The strains S. mutans ATCC® 700610TM UA159 [UAB577], P. gingivalis ATCC® BAA-308TM W83 and P. intermedia ATCC® 25611TM were activated. An aliquot of 100 μL of each strain was collected and inoculated in 5 mL of trypticase soy broth and incubated at 37°C for 12 h in reduced oxygen conditions necessary for each bacterial strain. An inoculum was prepared adjusting it to 0.5 McFarland (1.5×108 CFU). Mother solution was prepared from the extract. About 50 mg portion of the extract was dissolved in 1 mL of solvent (100% ethanol) and a 1/20 dilution was made, 50 μL of the initial extract solution and 950 μL of a fluid medium were mixed to a final volume of 1 mL (2500 μg mL1). From this, the different concentrations mentioned were prepared. Stock solution of the positive control (chlorhexidine) was prepared at a concentration of 2000 μg mL1. With this, the previously mentioned concentrations were prepared. A stock solution of 100% ethanol and liquid culture medium were prepared both in the same proportion as the extract as a negative control and the different concentrations to be evaluated were made.
A volume of 200 μL per well was deposited in each microplaque with a different volume of mother solution for each concentration of the extract, plus 100 μL of the inoculum of each bacterial strain, completing the final volume of each well with a fluid medium. This was run in quadruplicate: for the target of the extract a different volume of mother solution, for the chlorhexidine control a different volume of the stock solution was added for each concentration of the positive control, for the negative control a different volume of stock solution for each concentration and for growth control a 100 μL inoculum of each bacterial strain and 100 μL of liquid medium. The plaque was incubated at 37°C for 24 h in appropriate redox conditions for each bacterial strain; after this optical density was measured at 595 nm on a BIO-RAD® iMark Microplate Absorbance Reader (Bio-rad Laboratories, Inc., Hercules, CA). The lowest absorbance between the tested concentrations after subtracting the turbidity of the extract was considered the minimum inhibitory concentration.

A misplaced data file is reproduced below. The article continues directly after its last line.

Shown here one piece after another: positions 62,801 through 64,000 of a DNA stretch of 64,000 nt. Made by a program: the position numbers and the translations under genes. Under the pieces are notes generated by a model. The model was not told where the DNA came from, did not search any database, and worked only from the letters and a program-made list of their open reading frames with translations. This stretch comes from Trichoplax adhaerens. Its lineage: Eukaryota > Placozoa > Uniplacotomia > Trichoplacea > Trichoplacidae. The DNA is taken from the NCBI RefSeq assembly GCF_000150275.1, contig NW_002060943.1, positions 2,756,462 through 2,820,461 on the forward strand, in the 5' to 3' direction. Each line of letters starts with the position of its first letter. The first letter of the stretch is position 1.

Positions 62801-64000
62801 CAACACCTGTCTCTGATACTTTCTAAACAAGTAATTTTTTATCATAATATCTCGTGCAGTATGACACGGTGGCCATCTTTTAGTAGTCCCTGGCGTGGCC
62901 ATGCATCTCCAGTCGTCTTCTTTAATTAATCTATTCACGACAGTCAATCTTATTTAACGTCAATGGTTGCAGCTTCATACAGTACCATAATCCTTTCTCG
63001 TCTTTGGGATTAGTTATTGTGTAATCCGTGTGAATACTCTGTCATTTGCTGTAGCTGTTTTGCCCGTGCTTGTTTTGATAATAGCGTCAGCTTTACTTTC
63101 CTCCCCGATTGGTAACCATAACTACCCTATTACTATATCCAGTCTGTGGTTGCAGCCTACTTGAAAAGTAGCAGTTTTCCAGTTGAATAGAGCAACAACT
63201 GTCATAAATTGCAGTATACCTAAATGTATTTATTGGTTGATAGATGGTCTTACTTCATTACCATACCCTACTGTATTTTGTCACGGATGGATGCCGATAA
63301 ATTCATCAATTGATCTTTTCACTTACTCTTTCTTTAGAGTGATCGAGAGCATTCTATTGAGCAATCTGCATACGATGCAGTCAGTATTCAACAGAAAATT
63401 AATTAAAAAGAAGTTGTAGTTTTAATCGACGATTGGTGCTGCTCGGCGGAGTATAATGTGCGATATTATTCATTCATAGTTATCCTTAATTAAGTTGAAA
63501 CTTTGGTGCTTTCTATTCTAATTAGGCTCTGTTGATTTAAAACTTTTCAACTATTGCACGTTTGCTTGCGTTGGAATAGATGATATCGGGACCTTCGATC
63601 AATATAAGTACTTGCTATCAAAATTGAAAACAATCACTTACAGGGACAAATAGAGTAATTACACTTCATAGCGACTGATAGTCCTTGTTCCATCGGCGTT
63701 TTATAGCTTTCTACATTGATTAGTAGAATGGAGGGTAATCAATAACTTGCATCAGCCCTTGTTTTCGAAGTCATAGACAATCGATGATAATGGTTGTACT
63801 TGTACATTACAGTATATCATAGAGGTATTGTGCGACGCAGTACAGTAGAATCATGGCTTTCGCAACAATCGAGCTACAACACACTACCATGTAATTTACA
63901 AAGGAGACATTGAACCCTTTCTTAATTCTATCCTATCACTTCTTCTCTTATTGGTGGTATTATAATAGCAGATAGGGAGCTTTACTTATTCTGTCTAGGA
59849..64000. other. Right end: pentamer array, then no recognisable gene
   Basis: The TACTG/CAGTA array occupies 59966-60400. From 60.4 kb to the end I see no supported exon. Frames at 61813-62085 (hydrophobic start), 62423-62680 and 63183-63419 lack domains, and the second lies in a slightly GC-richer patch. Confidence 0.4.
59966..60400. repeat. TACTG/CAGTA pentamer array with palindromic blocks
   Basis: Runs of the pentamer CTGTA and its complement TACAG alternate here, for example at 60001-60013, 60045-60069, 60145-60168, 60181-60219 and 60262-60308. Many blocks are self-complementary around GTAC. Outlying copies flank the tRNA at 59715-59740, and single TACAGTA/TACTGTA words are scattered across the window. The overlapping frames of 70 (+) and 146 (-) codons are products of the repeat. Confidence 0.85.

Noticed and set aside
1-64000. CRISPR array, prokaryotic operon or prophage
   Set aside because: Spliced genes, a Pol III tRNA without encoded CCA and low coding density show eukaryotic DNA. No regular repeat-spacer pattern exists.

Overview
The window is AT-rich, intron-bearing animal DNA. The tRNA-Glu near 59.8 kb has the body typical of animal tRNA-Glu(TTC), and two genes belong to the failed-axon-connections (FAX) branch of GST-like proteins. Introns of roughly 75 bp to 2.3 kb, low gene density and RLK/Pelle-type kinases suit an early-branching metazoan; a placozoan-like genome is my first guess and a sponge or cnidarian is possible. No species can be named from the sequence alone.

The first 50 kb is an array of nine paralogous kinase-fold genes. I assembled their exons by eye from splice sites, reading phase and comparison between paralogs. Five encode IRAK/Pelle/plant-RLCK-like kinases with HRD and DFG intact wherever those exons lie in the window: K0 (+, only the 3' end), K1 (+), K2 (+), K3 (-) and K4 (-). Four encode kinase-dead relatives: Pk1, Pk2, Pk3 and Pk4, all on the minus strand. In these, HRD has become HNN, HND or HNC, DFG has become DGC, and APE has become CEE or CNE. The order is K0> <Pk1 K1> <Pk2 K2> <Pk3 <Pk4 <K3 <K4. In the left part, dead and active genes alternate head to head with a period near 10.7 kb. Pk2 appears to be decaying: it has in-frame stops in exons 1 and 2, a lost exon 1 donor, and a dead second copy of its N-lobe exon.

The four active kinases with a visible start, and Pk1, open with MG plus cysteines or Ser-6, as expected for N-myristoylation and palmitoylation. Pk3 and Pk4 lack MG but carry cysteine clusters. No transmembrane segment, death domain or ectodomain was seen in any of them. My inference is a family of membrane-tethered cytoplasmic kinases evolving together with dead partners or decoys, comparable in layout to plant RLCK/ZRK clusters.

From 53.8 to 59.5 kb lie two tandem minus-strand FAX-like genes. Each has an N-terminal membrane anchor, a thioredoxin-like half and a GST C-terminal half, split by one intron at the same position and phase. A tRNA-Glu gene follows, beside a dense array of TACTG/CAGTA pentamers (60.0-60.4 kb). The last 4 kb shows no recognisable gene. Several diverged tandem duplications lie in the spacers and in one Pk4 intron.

Statistical analysis: A statistical analysis Leven test was performed to assess whether there are significant differences in the variances of the treatments. The nonparametric Kruskal-Wallis statistical test was used to compare three treatments and the Mann-Whitney test for comparing each pair of treatments to see if there is a significant difference.
The methanolic extract of P. decompositum, presented a significant antimicrobial activity against the three bacteria studied (Table 1). The inhibition halos in the antibiograms of the extract against the microorganisms of the study are shown in Fig. 1 with the against P. gingivalis being noteworthy. Minimum Inhibitory Concentration (MIC) of the methanolic root extract of P. decompositum was higher for the cariogenic bacterium S. mutans at 700 μg mL1 and lower for the periodontal pathogenic bacteria P. gingivalis and P. intermedia at 500 μg mL1 for both and 900 μg mL1 for chlorhexidine (positive control) for the three bacteria tested (Fig. 2). Levenes test showed variances that differed significantly, p<0.001, therefore, the Kruskal-Wallis test was used to compare the three treatments with their absorbances with a significance of p<0.002, demonstrating that there was a significant difference between the absorbances of the three treatments. Based on the range table, the Mann-Whitney test was applied for each treatment pair of the methanolic extract P. decompositum and the bacteria P. gingivalis, P. intermedia and S. mutans.